Even with this ratio, you’ll still want to start low and go slow, paying attention to how many milligrams (MG) of THC is in the dose you are consuming. For tips on getting started with dosing THC, check out Video 03 on Finding your Minimum Effective Dose of THC here.

If this ratio doesn’t work for you, slowly start increasing your ratio of THC, again starting low and going slow. This may feel tedious and perhaps even expensive as you try new products, but know that as long as you’re careful with your math, you can always combine products to create your own perfect CBD:THC ratio.

On the flip side, if you are already experienced with THC and are looking for a product ratio that would allow you to get the relief you’re seeking while still remaining alert and productive during the day, you may want to start with a bit more THC in your ratio, perhaps 2:1 or even 1:1 parts CBD:THC.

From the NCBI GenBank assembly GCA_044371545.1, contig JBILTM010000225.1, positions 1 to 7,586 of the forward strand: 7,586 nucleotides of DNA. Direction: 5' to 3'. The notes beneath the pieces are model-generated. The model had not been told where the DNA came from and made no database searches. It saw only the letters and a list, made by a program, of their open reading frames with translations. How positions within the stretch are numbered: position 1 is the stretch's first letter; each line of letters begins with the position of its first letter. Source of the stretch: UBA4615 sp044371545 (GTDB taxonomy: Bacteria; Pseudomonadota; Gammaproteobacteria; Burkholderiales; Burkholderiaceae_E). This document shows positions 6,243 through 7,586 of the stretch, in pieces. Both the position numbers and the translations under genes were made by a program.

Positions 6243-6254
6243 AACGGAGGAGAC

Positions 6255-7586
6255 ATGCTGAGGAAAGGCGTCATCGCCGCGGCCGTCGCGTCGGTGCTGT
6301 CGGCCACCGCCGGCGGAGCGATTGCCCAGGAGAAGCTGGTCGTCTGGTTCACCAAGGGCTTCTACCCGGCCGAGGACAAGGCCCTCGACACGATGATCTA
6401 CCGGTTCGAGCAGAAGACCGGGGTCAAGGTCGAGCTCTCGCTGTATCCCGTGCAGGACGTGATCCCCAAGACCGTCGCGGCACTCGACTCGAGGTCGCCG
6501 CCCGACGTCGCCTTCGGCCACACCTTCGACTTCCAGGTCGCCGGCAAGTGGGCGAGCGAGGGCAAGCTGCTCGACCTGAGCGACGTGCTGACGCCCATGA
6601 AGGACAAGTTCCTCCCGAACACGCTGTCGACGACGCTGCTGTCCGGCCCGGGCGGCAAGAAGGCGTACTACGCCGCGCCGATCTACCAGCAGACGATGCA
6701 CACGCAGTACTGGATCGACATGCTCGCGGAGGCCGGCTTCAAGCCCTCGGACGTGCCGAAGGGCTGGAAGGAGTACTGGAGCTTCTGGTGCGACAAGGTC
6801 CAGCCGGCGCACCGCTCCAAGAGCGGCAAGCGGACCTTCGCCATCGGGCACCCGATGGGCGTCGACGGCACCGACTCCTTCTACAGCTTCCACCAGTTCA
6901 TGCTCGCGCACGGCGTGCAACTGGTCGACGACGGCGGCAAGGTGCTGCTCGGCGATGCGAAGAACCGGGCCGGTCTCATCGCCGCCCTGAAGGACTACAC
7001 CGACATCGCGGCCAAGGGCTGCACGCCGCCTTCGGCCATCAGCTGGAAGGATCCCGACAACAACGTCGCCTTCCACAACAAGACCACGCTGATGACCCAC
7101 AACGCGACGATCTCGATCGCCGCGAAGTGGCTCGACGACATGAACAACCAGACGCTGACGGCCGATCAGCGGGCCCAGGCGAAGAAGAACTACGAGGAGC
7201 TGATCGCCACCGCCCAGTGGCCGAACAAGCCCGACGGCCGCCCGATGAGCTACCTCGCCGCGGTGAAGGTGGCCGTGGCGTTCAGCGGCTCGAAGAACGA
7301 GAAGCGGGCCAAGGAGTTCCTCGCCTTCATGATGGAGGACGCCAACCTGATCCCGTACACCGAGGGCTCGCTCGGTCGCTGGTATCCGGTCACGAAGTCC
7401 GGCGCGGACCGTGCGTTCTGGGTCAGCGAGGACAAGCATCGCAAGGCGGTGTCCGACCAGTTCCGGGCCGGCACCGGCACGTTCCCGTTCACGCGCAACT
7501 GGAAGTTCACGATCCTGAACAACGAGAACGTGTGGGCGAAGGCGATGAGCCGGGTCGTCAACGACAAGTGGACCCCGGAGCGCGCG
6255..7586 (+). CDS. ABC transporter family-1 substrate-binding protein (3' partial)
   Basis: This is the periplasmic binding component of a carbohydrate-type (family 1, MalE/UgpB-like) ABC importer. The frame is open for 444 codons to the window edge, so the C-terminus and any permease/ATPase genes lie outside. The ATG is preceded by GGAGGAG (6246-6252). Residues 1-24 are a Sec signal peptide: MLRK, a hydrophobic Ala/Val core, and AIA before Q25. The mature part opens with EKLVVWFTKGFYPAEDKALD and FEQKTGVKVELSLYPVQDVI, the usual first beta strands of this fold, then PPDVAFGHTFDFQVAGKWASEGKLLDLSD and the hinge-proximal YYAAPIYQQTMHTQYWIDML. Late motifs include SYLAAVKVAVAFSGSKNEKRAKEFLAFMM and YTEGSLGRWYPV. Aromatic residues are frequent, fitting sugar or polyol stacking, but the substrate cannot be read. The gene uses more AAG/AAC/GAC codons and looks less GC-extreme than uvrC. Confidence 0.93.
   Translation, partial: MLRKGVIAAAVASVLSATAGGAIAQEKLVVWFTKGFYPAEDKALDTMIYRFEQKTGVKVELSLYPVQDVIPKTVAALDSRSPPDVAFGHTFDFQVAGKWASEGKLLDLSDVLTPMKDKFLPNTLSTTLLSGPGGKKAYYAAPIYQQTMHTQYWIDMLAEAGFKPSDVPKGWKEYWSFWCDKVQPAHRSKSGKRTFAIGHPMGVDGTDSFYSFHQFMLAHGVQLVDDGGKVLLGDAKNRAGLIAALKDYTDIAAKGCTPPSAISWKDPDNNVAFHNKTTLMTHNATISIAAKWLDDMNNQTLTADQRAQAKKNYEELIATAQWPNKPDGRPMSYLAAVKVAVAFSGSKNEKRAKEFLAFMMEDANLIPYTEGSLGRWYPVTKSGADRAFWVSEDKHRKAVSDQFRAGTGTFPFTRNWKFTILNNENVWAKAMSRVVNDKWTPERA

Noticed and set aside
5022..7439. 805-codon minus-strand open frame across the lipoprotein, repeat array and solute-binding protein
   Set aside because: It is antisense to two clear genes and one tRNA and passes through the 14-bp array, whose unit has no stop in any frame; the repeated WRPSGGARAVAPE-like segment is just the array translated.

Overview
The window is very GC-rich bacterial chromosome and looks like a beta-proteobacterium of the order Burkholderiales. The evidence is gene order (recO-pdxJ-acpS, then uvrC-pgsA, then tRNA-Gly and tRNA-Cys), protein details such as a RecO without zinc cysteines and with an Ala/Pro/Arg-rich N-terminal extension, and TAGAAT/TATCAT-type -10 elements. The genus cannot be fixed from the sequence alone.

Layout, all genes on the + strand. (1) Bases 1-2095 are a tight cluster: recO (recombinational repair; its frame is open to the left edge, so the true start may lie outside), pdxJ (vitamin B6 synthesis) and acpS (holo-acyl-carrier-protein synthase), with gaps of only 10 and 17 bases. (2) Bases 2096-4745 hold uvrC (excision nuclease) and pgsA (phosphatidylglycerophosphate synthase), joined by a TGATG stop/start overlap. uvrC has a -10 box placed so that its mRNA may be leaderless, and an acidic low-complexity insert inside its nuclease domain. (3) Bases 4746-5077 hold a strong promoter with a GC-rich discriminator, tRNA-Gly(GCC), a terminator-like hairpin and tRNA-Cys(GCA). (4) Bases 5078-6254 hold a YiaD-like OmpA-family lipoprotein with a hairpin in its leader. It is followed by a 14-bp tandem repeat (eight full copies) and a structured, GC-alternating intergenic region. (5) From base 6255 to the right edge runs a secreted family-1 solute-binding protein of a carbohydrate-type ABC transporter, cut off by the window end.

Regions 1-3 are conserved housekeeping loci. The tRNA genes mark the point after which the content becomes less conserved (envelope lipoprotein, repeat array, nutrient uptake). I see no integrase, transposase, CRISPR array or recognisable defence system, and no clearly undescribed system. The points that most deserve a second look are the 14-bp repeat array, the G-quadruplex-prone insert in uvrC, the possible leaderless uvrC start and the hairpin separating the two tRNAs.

Know that your perfect ratio may change based on the symptoms you’re dealing with. For example, I personally find that a 1:1 ratio of CBD:THC does wonders for my migraines, but if I’m struggling with back pain, a 2:1 ratio allows me to keep a clearer head.

Either way, always be sure to track your dose and the effects you feel — this is important for recreating or avoiding experiences in the future!

To learn more about the science behind using CBD and THC together, click here.

04: CBD:THC Ratios, How to NOT get High with Cannabis In today’s episode of “How to NOT get high with cannabis,” we’re exploring cannabinoid ratios. In Video 1 we talked about hemp CBD, and in